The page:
On the manufacturing of scarcity…

12/04/2002

I really want to write a proper response to this piece on randomchaos.com which discusses the ethics of ‘manufacturing scarcity’. But I’ve been meaning to write something thorough and intellectually satisfying for days, and nothing’s coming. So I’m just going to concentrate on a couple of key points…

Scott says: “Difficulty should never be created. All work should increase ease (in a general sense, work should be self-destructive). I say this because this is the only path toward what seems to me to be an obvious ideal of work being optional.” I think I’d have trouble arguing with the sentiment – but there are problems with relating it directly to these circumstances. Take the use of the word ‘difficulty’ – if making one thing harder really does make many hundreds of thousands of other things easier (in the case of e-mail for example), then collectively the weight of ‘difficulty’ on the community is lowered. We make it hard for people to burn down their houses by fitting smoke alarms and using flame-retardant foam in furniture. This makes it easier for people to live without burning their houses down. We make it hard for people to have their debit/credit card PINs stolen, by making a decision not to print them on each and every connected piece of paper connected with banking. All around us are products and services dripping with usability decisions based around making certain uses easy by making others harder…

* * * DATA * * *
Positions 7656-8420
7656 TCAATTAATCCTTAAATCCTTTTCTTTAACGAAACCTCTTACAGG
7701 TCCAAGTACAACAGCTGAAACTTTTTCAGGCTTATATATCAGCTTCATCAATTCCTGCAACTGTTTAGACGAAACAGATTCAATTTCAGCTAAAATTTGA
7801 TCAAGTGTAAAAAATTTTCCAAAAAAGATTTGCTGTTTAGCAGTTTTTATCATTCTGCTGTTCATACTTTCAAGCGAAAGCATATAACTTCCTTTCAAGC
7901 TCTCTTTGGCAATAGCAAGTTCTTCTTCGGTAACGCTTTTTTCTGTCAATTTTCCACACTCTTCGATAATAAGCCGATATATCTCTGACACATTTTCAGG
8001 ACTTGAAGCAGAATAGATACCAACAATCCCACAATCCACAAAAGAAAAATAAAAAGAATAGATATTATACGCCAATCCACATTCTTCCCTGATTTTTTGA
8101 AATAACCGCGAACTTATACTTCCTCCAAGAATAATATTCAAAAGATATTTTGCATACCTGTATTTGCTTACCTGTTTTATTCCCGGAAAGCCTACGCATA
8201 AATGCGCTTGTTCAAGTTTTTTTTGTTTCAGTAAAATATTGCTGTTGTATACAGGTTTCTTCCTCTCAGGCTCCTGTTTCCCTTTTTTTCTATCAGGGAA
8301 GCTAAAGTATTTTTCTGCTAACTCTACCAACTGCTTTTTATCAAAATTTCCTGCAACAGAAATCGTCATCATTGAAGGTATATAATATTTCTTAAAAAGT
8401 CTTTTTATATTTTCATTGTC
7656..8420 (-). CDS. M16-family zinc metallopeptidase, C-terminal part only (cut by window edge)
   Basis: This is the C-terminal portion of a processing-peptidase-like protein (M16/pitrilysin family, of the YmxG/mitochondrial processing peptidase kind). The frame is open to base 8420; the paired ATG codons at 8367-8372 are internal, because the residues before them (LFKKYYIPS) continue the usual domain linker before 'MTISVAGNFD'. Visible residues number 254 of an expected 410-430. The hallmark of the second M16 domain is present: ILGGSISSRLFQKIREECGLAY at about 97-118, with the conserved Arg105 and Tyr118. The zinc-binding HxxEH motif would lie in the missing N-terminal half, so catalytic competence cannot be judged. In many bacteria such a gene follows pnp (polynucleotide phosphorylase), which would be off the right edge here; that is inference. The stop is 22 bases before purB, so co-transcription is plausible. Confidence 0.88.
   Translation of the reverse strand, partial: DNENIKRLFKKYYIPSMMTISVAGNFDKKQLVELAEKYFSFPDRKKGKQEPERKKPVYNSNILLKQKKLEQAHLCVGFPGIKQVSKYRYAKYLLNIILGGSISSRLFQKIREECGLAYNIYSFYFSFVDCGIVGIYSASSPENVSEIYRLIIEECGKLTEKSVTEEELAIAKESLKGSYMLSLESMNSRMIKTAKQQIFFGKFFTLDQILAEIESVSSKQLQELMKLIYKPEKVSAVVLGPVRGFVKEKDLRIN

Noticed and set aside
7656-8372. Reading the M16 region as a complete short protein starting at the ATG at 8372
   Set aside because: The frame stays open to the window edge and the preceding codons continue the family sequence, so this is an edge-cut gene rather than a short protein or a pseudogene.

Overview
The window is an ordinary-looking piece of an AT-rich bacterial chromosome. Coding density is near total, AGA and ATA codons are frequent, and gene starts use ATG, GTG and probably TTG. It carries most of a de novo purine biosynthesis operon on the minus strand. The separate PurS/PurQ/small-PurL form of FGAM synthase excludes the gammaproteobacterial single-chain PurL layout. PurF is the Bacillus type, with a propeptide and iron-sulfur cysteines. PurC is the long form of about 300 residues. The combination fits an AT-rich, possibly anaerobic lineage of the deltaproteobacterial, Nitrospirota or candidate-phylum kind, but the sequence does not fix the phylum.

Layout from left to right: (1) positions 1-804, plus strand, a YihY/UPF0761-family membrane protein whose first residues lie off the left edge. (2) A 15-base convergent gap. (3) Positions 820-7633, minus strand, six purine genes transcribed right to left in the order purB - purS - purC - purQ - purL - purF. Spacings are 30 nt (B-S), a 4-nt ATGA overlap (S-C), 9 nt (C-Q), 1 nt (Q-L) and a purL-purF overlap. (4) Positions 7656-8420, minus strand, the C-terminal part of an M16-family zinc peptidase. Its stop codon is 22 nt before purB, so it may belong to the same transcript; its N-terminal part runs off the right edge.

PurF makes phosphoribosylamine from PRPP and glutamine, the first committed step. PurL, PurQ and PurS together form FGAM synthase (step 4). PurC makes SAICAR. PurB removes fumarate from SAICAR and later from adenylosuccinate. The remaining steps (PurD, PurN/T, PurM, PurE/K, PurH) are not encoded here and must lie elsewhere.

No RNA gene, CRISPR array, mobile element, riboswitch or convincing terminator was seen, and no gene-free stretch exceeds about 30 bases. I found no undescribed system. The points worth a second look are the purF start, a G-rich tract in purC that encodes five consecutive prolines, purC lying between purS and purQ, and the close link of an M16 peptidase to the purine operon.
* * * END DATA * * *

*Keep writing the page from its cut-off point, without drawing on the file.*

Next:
Scott also says: When Tom says the lack of scarcity of avatars is a consistent problem for community spaces, he is wrong. The inability to associate avatars with real people is the problem, and Tom is wrongly assuming that scarcity is the only way to create this association. Actually that’s also a profoundly interesting question. One of the things that the internet was particularly celebrated for when it first went mainstream was this ability to shed your identity – to be more anonymous. By forcing people to directly associate identity with avatar, then privacy becomes a huge issue and people find themselves unable to talk freely or honestly. I believe the function of the online community-builder is to locate the particular and unique benefits of online communication and celebrate them – while at the same time not assuming that every aspect of online communication is of benefit. When I talk of scarcity, I’m actually talking about the labour of maintaining them – an identity should be an effort to use. That effort should be negligible for the maintenance of one identity, but substantial for the maintenance of more than one.

Example time… Take for example the simple interaction of logging-in and logging-out of a site. Let’s assume that a computer will have only one browser on it and that only one user can be logged into the site from that computer at any one time. Imagine a circumstance where the process of logging-in is extremely time-consuming, but the user that is logged on will remain logged on indefinitely afterwards. The cost of maintenance here is a one of transaction of ‘logging-in’. But if that user is trying to maintain two identities, that ‘effort’ increases dramatically. Each time he or she wishes to switch identities they have to go through the whole logging-in process. If the process took an hour then a user with one account will spend one hour logging in. Ever. A user with two will spend one initial hour logging in and then an additional hour each time they wanted to change identity. Make it so that you have to post once a week or your account expires, and you add one hour of work each and every week for each account that a user has. Immediately, it’s just much easier to maintain one…